Australians Urged to Give a Gift to Charities in Their Will
Friday, 8th September 2017 at 4:32 pm
A coalition of almost 100 charities will be teaming up next week, to encourage more Australians to leave a gift in their will.
Include a Charity week (from the 11 to 17 September), is an initiative to raise awareness about the positive impact people can make by leaving a gift to charity.
Currently, only 7.5 per cent of wills leave a bequest to charity, and Include a Charity would like this increased to 12 per cent by 2020, which would create a $440 million boost to charities.
Some of the charities supporting the campaign include:
- Australian Red Cross;
- Cancer Council Australia;
- the Taronga Foundation;
- the Royal Flying Doctors Service;
- The Smith Family;
- Heart Research Australia;
- Bush Heritage Australia;
- the Leukaemia Foundation; and
- Cerebral Palsy Alliance.
Jakki Travers, an Include a Charity committee member said: “Including a gift in one’s will is an opportunity for people to leave a life-changing legacy. In addition to volunteering or donating in one’s lifetime, it’s another way people can support the causes they are passionate about, and make an impact for years to come.”
Include a Charity said since its campaign first began in 2011, discussing charities when drawing up a will was becoming more accepted, while solicitors were also becoming more proactive with raising the subject with clients.
Helen Merrick, the Include a Charity campaign director, said this was a positive development for charities.
“We are delighted there is a trend towards a consideration of charity bequests,” Merrick said.
“However, we want to get the word out to the many Australians who don’t know this is an option.”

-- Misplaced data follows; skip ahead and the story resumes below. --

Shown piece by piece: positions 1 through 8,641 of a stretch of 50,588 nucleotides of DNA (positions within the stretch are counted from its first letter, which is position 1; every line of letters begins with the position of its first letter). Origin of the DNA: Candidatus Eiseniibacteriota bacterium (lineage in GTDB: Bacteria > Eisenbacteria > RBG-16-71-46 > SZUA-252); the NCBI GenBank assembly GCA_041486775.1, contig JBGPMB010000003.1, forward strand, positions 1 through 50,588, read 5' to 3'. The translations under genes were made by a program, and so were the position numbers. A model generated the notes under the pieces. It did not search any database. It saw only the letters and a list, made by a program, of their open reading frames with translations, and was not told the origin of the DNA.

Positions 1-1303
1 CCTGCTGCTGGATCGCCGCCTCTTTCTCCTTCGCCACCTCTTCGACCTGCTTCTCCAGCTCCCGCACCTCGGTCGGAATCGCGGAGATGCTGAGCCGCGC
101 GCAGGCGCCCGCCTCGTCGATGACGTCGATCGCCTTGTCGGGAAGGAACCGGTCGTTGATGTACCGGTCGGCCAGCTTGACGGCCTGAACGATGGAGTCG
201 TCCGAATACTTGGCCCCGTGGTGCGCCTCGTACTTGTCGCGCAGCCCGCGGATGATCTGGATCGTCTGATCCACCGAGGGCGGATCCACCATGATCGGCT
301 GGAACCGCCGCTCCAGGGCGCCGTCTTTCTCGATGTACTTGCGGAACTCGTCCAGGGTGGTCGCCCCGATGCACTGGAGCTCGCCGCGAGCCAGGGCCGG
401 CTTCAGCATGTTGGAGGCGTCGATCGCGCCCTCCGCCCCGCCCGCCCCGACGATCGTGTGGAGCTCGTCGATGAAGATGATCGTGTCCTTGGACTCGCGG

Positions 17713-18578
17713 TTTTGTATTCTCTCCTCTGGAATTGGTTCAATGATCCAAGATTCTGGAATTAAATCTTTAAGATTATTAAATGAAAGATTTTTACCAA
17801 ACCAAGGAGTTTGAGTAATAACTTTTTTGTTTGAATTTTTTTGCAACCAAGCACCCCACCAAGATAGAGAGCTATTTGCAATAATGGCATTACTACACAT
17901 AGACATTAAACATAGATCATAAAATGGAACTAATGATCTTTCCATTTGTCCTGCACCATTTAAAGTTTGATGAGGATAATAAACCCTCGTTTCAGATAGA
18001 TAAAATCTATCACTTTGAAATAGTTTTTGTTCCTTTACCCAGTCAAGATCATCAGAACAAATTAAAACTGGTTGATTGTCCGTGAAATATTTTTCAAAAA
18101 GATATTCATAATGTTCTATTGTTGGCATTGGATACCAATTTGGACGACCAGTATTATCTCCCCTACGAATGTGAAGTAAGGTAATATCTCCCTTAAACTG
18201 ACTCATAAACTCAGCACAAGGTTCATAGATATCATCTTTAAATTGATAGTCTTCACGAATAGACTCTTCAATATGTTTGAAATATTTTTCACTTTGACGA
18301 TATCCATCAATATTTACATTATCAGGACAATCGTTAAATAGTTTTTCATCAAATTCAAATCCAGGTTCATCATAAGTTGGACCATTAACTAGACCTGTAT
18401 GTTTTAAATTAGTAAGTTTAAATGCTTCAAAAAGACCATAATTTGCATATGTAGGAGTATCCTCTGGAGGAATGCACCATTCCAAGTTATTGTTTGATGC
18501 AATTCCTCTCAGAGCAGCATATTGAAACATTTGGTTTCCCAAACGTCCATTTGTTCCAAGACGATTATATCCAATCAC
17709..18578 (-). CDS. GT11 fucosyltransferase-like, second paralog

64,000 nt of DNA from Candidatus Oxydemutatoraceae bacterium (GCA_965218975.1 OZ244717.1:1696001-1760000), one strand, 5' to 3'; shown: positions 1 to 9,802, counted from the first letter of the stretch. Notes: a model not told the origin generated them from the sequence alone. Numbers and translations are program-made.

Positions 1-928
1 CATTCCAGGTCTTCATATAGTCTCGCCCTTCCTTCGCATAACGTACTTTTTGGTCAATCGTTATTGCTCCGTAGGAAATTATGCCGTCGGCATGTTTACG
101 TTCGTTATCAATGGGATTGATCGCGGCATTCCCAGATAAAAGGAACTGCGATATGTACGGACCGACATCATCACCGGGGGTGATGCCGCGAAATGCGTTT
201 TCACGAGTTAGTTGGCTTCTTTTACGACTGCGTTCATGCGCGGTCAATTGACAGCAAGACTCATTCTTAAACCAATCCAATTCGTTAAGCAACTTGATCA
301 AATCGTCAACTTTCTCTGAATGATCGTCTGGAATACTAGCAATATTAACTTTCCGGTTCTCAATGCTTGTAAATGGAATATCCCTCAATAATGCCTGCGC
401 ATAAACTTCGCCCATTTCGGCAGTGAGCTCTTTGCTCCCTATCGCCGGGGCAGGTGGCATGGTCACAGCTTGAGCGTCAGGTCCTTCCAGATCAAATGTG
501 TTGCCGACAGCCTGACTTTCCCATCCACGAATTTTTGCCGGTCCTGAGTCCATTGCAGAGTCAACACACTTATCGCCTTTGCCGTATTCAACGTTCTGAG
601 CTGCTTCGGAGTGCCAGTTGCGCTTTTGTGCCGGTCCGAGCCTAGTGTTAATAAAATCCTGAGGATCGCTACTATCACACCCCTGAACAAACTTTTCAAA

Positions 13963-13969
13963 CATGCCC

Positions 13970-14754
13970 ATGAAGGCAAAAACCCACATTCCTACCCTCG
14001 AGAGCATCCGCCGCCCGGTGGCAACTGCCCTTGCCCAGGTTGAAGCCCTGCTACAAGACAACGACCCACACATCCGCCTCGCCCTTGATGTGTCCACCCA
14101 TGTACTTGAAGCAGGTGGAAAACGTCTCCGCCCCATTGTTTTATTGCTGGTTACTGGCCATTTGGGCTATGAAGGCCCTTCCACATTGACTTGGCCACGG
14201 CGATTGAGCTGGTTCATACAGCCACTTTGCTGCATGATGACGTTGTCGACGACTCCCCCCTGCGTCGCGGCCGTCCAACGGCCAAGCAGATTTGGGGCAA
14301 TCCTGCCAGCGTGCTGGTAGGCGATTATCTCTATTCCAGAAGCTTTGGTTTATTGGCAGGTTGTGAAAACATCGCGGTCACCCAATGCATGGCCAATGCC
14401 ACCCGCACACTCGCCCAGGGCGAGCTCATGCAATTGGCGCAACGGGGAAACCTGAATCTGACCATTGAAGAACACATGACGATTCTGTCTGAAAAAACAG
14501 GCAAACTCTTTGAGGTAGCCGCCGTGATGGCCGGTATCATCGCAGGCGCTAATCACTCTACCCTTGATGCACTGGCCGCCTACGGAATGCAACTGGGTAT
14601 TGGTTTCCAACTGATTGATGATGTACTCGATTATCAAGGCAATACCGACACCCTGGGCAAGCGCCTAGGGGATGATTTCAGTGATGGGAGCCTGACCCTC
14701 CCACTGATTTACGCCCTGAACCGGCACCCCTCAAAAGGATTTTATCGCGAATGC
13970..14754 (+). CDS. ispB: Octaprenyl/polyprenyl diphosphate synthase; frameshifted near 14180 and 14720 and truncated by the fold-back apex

Kelly Morgan is a succession lawyer from Barker Henley, who does a lot of work with charities helping them with gifts in wills.
She told Pro Bono News that leaving a bequest to charity was not “a difficult process at all”, and that you did not need to be wealthy to make a difference.
“It is very similar to leaving a gift to a loved one in your will. It just depends on what it is you would like to give,” Morgan said.
“People will leave gifts to charities for a variety of reasons, and they’re not necessarily large gifts. Those who perhaps don’t have large estates might leave a small gift. It really depends on the individual and what their circumstances are.”
While Morgan admitted there was sometimes a need to address with clients how to explain this decision to relatives, she said charitable gifts were usually well understood by family members.
“Generally, if a client wishes to leave a gift to a charity, they’ve put a significant amount of thought into it. If they have a good relationship with family members, the family members generally know about the person’s desire to leave a gift to charity,” she said.
“Some gifts may be in memory of a loved one, or in gratitude perhaps for some assistance they’ve received themselves throughout their life. They may wish just to ensure that others not as fortunate as themselves have the services of the charity available to them.
“But unless there is a significant discord in the family, they will generally understand about the gift.”
Morgan added that greater understanding about the impact of a charitable gift would likely improve giving rates, since many underestimated the difference even a small gift could make.
“Clients I speak to, if they don’t consider leaving a gift, it’s because they don’t believe their contribution can assist. But if they look to the work of the charity they wish to benefit, and have a discussion with them, they will realise even small gifts can have a huge impact,” she said.
“There’s a couple of hurdles there: Solicitors generally don’t have a great habit of asking their clients if they’d like to leave a gift to charity [while] clients may not consider leaving a gift until the subject is actually raised. And when they do take a moment to consider it, they often are quite inclined to leave even a small gift to charity.”
“I recommend if people are having their will prepared, that they speak to their solicitor about leaving a gift to charity.”